Centers for Disease Control and Prevention (CDC) and Bacterial Vaginosis

By | July 5, 2017

Centers for Disease Control and Prevention (CDC), as its name indicates, aims to control, and prevent diseases occurring worldwide. It is primarily a US-based organization that branches out to foreign countries. It is the main basis of medical personnel in information dissemination, prevention, and treatment of diseases. It is responsible for discovering new diseases, cures, and also distributes the information throughout smaller organization of different countries to inform everyone of the current health status.

Bacterial vaginosis is a bacterial infection in the vagina, previously known as Gardnerella vaginitis. It was believed that Gardnerella vaginalis, one of most common harmful bacteria found in the vagina, primarily caused the infection. Studies, however, eventually proved that more bacteria may cause infection. Normally, certain bacteria are found in the vagina such as lactobacilli. If foreign bacteria were to outnumber the good bacteria in the vagina, it will result to vaginal infection.

Bacterial vaginosis is usually acquired through sexual intercourse, especially if having multiple partners and if there’s no use of condom. Those who have not engaged in sex can also be rarely infected through douching or if the vagina doesn’t normally produce enough number of lactobacilli. Women are mostly the victims of this infection. If men are infected, the etiologic agents are usually the same as in women.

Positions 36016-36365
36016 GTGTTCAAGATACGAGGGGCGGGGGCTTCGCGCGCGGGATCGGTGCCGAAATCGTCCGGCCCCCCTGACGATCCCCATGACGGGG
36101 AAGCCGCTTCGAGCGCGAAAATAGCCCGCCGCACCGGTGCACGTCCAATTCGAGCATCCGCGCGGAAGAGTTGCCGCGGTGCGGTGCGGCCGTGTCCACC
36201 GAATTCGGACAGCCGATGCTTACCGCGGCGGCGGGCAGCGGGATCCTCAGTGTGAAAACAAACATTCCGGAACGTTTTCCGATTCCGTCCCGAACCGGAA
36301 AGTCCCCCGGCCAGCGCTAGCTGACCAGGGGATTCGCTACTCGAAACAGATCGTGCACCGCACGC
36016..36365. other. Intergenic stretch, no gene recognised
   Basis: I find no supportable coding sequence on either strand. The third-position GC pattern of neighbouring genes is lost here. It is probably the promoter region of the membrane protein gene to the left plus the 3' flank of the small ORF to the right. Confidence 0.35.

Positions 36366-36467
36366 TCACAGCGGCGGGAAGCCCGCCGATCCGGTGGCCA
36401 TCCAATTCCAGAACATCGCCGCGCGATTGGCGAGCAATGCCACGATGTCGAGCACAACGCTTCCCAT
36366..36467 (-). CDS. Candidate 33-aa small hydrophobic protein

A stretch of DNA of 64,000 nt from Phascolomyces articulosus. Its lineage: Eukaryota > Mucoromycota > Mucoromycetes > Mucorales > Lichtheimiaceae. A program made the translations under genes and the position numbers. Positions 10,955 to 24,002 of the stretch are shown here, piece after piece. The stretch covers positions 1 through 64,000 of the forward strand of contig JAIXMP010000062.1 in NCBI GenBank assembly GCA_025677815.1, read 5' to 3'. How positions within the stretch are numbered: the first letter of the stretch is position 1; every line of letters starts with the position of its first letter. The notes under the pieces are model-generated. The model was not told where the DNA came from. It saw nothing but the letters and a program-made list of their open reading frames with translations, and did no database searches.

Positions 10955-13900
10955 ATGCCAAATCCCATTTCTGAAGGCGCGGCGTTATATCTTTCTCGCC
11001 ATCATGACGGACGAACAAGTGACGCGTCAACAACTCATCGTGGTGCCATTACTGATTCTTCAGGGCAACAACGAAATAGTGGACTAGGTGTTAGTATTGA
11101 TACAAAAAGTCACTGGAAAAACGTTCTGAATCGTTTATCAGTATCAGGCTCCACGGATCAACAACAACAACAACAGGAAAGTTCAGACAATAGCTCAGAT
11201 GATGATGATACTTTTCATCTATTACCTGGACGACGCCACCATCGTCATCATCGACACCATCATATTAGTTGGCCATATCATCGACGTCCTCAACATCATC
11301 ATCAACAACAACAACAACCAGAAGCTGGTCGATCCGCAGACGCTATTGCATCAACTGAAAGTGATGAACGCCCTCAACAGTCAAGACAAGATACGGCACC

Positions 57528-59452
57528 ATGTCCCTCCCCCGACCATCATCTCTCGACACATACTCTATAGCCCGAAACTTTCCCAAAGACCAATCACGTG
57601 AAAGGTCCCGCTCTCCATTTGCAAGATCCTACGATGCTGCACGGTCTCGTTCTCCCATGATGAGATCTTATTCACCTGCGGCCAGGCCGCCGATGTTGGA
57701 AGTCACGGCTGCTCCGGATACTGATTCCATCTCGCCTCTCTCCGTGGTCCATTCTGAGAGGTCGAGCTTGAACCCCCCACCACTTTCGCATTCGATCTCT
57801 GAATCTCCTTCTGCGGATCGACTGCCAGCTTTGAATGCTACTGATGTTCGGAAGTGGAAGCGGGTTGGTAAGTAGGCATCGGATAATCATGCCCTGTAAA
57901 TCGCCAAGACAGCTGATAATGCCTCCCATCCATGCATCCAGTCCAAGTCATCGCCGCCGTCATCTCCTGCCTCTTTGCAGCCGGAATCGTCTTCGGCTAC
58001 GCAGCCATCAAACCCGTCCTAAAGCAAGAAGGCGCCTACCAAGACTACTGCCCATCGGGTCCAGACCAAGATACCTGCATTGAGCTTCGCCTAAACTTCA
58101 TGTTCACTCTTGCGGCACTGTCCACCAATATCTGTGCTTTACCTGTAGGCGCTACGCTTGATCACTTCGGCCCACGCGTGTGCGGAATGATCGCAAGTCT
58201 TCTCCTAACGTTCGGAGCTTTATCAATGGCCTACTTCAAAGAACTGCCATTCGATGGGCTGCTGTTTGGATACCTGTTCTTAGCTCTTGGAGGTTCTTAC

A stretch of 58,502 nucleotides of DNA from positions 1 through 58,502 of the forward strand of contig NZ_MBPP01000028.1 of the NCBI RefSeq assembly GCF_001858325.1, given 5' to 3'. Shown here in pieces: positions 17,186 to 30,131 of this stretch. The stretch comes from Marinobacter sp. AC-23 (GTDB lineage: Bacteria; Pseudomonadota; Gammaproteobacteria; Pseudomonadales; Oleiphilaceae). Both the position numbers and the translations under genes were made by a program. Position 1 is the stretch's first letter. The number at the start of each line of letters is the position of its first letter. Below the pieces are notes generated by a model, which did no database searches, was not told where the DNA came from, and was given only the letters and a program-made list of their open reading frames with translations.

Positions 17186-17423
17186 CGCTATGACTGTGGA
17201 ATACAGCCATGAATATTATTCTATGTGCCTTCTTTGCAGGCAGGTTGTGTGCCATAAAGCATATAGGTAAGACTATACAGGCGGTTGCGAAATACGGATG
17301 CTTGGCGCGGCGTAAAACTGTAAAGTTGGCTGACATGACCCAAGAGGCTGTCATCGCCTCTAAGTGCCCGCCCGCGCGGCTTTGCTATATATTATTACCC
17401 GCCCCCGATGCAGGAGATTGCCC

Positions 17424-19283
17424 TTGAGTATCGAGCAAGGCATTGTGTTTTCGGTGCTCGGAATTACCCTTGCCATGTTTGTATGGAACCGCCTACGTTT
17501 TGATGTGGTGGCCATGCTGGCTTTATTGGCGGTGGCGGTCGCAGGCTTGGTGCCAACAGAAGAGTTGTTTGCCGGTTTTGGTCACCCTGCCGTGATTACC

Bacterial vaginosis is often the primary assumption if there are vaginal malodor and vaginal discharge. Itching and burning sensation when urinating are also symptoms of vaginal infection. Since women can also be asymptomatic, a pelvic exam is needed to diagnose this infection. The most common clinical signs are vaginal sample with “clue cell” and vaginal pH of 4.5 or higher.

Bacterial vaginosis is not life threatening but it is very disturbing, especially if it gets secondary fungal or viral infection. It does not usually cause complications, but premature births, pelvic inflammatory diseases, and infections after vaginal surgery are possible. Self-prevention tips from this infection includes using non-deodorant soaps and unscented pads, using of latex condom, reducing the number of sex partners, and preventing douching.

Sex toys and unsafe sexual practices, such as anal sex, should also be prevented. Check ups for both partners, safe sex, monogamy, alcohol intake limitations, and vaccinations can also reduce the risk of acquiring

The Centers for Disease Control and Prevention (CDC) and bacterial vaginosis will always deal with each other in the health care world. CDC has offices, institutes, and centers collaborated with different organizations of other countries to be effective in assuring people’s wellness and also for faster dissemination of relevant health-related information.

For diagnosis and treatment of bacterial vaginosis, laboratory tests are given to healthcare professionals by the CDC. CDC directs them to conduct seminars and other preventive measures. CDC also provides them the amount and duration of drug intake as treatment, especially for persons in certain situations, such as pregnancy.

In concurrence with technology, CDC already has an online site which contains all the information about bacterial vaginosis, prevention, treatment, and all of the bacteria capable of causing the infection. It also gives out information of the need-to-knows about other diseases. For faster access and connection with the Centers for Disease Control and Prevention (CDC) and bacterial vaginosis information, CDC’s site is always accessible.